The Political, Social, and Ecological Transformation of a Landscape
In 1951 the Chinese Government issued the Decision on Cultivating Rubber Trees, which resulted in the establishment of large-scale rubber plantations in the tropical regions of China, including Xishuangbanna in southern Yunnan. These rubber plantations, worked by relocated Han Chinese, were a manifestation of state power on the landscape.
Research Goals & Methods
This article is based on 20 years of working and visiting locals and government agencies, extensive household interviews, and policy dialogues on land use change among researchers, local farmers and government officials.
Conclusions & Takeaways
The rubber plantations served the state interest of transforming China into a self-sustaining socialist society and controlling the diverse Xishuangbanna landscape. The plantations require intensive labor inputs and conversion of forest to rubber plantations, and conversion meant changing traditional indigenous mosaic land-use practices into large-scale rubber farms. However, these diverse land-use practices may be the most ecologically appropriate and culturally suitable means of promoting sustainable local economies and livelihoods, especially in mountain areas.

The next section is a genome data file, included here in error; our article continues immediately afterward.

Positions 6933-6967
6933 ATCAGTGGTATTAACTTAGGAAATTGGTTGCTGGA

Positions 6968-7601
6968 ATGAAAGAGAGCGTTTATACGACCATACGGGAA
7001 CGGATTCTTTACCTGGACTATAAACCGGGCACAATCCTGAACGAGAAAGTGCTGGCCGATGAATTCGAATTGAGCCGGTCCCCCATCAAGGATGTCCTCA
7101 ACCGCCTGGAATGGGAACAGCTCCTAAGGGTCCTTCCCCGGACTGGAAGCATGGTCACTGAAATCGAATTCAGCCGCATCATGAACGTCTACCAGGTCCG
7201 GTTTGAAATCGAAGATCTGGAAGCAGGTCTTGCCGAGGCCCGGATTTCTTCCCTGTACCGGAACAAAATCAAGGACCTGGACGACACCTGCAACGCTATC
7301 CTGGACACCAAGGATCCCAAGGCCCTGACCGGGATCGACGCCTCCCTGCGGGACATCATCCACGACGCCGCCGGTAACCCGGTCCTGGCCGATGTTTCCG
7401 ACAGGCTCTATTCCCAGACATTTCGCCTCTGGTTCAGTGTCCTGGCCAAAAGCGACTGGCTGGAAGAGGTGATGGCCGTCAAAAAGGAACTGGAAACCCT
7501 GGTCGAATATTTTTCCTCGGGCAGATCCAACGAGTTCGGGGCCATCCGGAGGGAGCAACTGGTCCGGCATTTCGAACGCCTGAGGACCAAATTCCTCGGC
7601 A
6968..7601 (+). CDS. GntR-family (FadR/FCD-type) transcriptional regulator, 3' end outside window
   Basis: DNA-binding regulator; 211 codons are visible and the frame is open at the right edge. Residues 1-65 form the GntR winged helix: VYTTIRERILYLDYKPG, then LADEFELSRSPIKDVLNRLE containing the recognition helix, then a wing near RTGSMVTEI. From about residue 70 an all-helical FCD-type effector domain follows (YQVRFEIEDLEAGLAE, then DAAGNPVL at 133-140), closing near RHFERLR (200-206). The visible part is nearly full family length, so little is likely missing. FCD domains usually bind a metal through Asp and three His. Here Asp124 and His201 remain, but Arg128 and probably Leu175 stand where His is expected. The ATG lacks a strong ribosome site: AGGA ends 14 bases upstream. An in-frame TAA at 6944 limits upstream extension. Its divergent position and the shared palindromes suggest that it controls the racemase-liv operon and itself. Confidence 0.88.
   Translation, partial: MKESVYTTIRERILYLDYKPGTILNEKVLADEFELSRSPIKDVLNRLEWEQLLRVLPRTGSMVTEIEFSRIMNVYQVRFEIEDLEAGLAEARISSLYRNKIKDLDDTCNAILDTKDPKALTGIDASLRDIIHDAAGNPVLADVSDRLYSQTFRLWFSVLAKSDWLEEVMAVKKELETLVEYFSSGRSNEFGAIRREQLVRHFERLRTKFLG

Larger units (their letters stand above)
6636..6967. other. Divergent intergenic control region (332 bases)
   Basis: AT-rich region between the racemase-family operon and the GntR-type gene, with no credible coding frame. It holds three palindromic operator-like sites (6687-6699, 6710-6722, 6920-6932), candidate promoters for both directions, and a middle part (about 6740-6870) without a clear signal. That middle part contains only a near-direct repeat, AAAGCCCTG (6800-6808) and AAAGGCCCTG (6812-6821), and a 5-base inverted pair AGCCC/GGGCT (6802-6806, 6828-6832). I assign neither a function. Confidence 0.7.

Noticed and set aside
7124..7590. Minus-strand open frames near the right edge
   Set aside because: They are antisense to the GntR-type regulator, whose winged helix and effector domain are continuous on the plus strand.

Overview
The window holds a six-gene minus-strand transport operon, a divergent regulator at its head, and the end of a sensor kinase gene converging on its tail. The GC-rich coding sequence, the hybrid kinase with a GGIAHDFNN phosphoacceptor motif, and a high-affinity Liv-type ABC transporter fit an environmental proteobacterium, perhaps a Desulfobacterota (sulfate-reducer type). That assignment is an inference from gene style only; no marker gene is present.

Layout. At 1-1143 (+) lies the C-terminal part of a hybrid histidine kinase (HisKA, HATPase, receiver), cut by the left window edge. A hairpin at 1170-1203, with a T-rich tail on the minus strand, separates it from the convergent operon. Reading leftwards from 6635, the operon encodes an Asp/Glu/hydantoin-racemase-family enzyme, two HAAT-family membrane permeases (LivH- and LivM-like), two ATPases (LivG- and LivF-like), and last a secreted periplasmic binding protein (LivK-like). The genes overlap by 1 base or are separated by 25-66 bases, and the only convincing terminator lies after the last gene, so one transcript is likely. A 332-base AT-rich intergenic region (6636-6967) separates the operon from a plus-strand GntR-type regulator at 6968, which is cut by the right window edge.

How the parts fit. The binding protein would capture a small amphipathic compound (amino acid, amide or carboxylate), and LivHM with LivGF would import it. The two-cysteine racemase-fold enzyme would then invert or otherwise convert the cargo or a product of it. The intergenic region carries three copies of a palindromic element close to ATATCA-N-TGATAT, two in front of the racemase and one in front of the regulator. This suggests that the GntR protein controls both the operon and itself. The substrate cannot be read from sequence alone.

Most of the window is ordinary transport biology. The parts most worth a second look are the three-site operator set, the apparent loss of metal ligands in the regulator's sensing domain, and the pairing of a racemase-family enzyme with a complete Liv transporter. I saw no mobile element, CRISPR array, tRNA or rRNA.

The Political, Social, and Ecological Transformation of a Landscape. Mountain Research and Development. 2006;26:254–262. doi:10.1659/0276-4741(2006)26[254:tpsaet]2.0.co;2..
- Kunming Institute of Botany, Chinese Academy of Sciences